Me with an Elephant Sanctuary in Chaing Mai
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Working as a Chiang Mai Elephant sanctuary volunteer

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Thailand is a tropical destination that many people travel to each year, and many of those people want to visit an Elephant Sanctuary as a volunteer. cryint

Although there are lots of parks like this one around the country (and the continent for that matter) many travellers head straight to Chiang Mai to the Elephant Sanctuary in the north to volunteer. Elephant Nature Park.

As someone who loves animals, I always try to find the most ethical places to offer my volunteering services. I believe in travelling in an affordable, yet sustainable way that doesn’t harm locals, animals or the environment.

After doing some research by visiting various Elephant sanctuaries. From what I’ve seen, ENP is definitely one of the best ones I have experienced. They focus on education so that visitors can take what they’ve learned with them. They’re really trying to make a difference.

I have visited Thailand multiple times, but most recently during my backpacking trip through southeast Asia.

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There are two important locations regarding this Elephant sanctuary in Chiang Mai. The office and the sanctuary itself.

Elephant Nature Park Office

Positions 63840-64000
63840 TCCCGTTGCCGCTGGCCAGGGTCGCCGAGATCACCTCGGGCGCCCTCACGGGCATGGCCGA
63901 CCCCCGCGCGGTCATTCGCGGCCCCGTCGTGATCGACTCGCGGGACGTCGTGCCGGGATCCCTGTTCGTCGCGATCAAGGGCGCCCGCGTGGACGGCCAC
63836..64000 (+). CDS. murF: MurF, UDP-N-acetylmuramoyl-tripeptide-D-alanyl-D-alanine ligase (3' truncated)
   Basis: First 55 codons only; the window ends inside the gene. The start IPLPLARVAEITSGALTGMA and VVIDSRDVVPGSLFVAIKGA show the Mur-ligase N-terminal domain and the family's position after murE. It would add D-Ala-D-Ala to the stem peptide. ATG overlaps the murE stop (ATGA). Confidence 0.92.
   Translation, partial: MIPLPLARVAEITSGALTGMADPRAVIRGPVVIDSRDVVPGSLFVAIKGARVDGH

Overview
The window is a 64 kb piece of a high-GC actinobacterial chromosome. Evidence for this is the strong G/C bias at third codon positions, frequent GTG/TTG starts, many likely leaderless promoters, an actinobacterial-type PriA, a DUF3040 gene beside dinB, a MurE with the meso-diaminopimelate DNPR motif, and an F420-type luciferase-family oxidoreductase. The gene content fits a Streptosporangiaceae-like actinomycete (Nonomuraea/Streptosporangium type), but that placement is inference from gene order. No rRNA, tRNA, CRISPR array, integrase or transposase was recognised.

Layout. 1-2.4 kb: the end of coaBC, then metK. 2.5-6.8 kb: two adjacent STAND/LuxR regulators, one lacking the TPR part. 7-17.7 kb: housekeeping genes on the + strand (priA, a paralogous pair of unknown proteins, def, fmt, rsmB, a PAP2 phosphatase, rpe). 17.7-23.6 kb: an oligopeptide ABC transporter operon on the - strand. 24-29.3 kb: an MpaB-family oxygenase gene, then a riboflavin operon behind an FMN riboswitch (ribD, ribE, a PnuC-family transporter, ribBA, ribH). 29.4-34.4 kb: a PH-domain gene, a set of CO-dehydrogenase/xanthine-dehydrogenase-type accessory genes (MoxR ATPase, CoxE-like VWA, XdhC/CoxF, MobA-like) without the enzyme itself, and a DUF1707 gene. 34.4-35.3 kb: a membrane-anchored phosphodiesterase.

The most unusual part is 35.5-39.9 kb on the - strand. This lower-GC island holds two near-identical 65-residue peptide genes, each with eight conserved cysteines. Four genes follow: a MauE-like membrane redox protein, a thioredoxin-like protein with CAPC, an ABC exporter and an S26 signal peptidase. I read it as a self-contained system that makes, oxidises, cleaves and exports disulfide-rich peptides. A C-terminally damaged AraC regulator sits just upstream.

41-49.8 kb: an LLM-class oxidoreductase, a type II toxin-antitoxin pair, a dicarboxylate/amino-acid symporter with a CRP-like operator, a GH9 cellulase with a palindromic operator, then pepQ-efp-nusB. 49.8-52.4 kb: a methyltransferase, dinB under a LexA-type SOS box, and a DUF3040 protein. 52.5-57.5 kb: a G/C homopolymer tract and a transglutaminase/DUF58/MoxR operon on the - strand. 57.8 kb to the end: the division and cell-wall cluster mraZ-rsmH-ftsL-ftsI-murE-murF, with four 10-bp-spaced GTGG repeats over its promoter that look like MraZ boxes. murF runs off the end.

1 Ratmakka Road, Phra Sing,

Chiang Mai 50200, Thailand

Elephant Nature Park Sanctuary

Kuet Chang, Mae Taeng District,

Chiang Mai 50150, Thailand

You are unable to just travel to the Park itself individually. For any trips or visits to the park, you will usually need to go to the office in the centre of Chiang Mai first. This is where they do most of their administration and where all the tours and trips start.

Planning on travelling around Asia before or after your placement? I’d recommend looking on 12Go for your overland ground transport needs. They cover the entire region!

elephant eating at the sanctuary

Tickets & packages as an Elephant Sanctuary volunteer

I will mostly be talking about the options and packages that take place actually at the Elephant Nature Park.

(There are some packages that take place at their sister parks in other parts of Thailand. You can see the options for these here).

When you want to become a volunteer at this elephant Sanctuary in Chiang Mai, you need to purchase your spot on the program. There are a limited number of spots for day and week packages so you should try to plan ahead to avoid missing out.

There are a few different packages for you to sign up with which I will outline below:

  • Weekly volunteer – This allows you to stay and volunteer at the park for a full week.
  • Overnight visitor – Where you can be a volunteer, but just for one night / two days.
  • Day visitor – This allows you to visit the park for one day as part of a tour group.

Generally speaking, if there is availability you can do back-to-back weeks or multiple days of volunteering, you just need to book in advance and pay the same rate per week you wish to attend.

Elephant Nature Park isn’t just for Elephants, you can also volunteer with dogs at their on-site dog shelter!

During our downtime during our week with the Elephants, we were able to go and help the shelter volunteers with the dogs. They were very understaffed so they appreciated any help they could get!